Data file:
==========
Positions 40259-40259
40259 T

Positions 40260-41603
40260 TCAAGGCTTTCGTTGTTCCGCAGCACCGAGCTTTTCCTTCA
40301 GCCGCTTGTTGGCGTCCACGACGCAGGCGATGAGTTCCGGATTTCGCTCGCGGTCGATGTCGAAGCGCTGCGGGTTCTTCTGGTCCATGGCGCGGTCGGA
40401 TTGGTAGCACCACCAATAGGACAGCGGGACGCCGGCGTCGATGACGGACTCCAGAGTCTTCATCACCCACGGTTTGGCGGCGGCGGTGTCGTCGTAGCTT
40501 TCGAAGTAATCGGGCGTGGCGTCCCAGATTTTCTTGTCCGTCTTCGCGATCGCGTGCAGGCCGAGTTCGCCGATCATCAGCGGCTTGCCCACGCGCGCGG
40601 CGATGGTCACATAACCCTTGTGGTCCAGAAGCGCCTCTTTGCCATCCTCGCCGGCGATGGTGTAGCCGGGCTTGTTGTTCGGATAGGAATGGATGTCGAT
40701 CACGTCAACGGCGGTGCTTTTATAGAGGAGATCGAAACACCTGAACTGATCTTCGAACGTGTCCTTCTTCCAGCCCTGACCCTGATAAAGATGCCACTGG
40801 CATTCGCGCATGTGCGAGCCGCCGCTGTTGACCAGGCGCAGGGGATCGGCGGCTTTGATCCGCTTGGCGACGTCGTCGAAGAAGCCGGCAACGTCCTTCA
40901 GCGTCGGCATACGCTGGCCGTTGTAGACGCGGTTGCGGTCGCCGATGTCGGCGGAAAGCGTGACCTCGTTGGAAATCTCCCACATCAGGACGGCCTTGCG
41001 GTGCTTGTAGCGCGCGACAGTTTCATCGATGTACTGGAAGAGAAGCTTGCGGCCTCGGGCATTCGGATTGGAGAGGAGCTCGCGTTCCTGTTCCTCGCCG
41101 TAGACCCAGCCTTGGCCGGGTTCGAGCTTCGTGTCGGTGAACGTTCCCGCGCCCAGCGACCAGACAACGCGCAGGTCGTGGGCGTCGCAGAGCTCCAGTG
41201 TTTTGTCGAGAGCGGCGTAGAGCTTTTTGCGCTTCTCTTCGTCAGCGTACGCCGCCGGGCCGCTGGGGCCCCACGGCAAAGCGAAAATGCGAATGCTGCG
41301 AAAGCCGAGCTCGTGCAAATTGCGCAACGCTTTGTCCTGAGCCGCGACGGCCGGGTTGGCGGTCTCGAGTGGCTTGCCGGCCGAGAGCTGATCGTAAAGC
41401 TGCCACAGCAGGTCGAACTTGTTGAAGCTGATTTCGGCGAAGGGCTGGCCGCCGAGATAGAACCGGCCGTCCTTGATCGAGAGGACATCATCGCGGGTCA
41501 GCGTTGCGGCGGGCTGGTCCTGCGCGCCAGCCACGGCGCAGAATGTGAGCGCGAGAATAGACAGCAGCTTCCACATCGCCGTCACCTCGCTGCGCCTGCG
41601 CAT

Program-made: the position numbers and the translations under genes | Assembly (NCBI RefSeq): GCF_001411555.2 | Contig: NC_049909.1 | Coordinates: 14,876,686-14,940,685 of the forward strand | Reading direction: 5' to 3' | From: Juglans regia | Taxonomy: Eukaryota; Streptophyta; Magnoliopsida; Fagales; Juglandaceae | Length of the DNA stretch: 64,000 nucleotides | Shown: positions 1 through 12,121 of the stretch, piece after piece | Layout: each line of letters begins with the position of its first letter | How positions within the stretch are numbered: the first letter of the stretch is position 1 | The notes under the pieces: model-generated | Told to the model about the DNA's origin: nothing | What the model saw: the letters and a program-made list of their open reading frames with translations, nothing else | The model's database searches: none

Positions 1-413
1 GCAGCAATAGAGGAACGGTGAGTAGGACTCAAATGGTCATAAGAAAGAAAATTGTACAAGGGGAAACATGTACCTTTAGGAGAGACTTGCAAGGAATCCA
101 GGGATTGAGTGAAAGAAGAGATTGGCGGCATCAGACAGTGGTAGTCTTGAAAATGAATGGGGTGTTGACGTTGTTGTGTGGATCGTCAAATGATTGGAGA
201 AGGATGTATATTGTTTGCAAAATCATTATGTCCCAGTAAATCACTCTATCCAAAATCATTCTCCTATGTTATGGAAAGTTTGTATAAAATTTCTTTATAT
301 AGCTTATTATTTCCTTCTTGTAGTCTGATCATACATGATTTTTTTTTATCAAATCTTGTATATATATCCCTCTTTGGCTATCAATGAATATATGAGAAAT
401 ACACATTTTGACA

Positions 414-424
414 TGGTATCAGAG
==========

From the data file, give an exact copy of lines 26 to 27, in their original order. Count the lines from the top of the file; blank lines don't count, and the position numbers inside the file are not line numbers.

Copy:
Positions 414-424
414 TGGTATCAGAG